I’ve relocated back to the float home for July. For the second year, it’s Staycation Central thanks to owners Pat and Janna who have made their annual migration back to their ocean-side home near Bonavista, Newfoundland.
As with every place we inhabit, I have found my favorite place inside their home. It’s not, as you might expect, on the top deck, although that is especially nice on a sunny afternoon when the wind is minimal and the bees dip and settle.
For me, there is nothing better than Sunday mornings on the second level where, with coffee and fresh raspberries and yogurt, I can settle into the corner of the comfy velveteen couch, The Globe & Mail and The New York Times plucked from the old tin mailbox outside and now resting on the side table. This perfect cocoon on the comfy couch, offers a comfortable positioning to write longhand which, itself, such a rarity, feels deliciously decadent.
I can write my morning papers by hand with my favourite pen. My hand moves across the page of the large, hard covered Writer’s Way book I found for a steal ($2.50) at a recent flea market at the Westminster Quay. I can let go of all weekday worries of shoulds, musts, and ever-present wondering about redesigning my life and just relax into the moment, to feel gratitude, to just be.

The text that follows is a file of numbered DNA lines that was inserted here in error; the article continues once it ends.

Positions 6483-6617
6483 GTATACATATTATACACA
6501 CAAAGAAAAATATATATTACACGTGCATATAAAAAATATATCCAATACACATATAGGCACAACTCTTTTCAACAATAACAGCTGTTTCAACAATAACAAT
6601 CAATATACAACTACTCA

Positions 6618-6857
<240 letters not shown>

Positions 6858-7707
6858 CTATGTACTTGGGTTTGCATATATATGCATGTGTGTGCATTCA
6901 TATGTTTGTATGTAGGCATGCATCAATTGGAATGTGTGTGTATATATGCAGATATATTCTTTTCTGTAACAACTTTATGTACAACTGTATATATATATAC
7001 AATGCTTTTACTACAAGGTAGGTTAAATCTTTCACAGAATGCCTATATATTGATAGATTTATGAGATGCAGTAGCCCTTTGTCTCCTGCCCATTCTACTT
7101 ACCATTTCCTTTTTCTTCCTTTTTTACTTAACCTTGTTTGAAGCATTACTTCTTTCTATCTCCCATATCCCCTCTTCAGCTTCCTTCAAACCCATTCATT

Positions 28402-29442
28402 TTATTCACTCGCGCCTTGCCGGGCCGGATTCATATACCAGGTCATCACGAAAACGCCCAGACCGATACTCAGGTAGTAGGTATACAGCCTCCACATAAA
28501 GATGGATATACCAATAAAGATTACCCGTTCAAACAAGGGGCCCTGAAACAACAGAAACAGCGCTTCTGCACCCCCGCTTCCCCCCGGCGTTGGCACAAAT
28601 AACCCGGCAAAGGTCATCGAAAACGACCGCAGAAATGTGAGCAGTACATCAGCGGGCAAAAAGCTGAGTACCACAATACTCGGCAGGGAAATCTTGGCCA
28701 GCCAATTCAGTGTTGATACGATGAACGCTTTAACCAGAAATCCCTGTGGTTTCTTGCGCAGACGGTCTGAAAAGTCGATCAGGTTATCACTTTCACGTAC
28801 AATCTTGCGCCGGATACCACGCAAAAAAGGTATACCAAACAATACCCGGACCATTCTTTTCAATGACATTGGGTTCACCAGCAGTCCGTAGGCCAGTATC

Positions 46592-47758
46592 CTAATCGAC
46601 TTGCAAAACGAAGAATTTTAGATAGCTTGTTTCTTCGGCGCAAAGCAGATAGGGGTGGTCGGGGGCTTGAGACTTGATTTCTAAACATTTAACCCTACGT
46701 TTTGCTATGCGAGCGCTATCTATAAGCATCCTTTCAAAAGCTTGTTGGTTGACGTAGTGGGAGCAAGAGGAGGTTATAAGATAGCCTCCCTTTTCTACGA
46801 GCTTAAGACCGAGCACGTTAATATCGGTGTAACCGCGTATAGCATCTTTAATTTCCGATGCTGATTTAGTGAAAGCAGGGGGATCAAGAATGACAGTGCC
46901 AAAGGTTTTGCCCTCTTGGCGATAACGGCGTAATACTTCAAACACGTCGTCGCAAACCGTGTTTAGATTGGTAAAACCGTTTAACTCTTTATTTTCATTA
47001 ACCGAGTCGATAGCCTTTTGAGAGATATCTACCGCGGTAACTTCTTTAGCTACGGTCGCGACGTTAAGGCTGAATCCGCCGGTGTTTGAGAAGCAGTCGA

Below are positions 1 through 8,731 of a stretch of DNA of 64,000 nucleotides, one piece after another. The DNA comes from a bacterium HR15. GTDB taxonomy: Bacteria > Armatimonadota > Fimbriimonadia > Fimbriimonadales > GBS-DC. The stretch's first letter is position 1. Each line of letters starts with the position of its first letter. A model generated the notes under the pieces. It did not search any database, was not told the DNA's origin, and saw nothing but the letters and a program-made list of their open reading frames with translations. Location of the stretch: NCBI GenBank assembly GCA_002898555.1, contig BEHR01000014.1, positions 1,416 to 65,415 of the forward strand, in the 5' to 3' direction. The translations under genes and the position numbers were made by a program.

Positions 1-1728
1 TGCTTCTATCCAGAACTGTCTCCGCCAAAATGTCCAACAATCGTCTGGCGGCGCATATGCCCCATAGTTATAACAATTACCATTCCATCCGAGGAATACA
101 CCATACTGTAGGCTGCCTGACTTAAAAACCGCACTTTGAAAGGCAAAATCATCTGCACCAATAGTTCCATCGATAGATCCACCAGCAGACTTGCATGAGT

From that little corner, I can scope out the entire room with all its marine-themed artifacts and allow daydreams to hover. The olive-green river on an overcast day, like today, flows continuously past, movement as reminder of the fleeting realities we all face. The reflections of the trees off the far bank and the texture from smooth to linear, circles of tidal movement, seem like the varying thickness of paint on a canvas of abstract imagery. A fantastic creative retreat this does make. I feel a renewal of inspiration here the way you’re supposed to when you leave your familiar for viva la difference.
A tugboat chugged by yesterday. I love tugboats. No matter how large, I imagine plucking them from the river and floating them in the tub. The blue heron squawked by its legs outstretched behind it prehistoric. The eagle, I can’t see, calls out to me with that tell-tale, identifying high-pitched staccato piping. The swan, alone this time, floated by the other morning. I wonder like last year if I’ll see them just once? I hope not.
My return was christened yesterday. I dropped my keys into the river as I went to lock the door. I watched with horror as they succumbed to the green liquid just for a few seconds and were gone. Sucked under. As far as accidents go, a minor mishap. A walk, a bus ride, a Skytrain trip back to my apartment where, uncharacteristically, I had copies of all of them. They were easily replaced, although I will miss my Roots lanyard key chain.
The familiarity of return. The anticipation of new finds. It’s good to be back even if it’s close to home.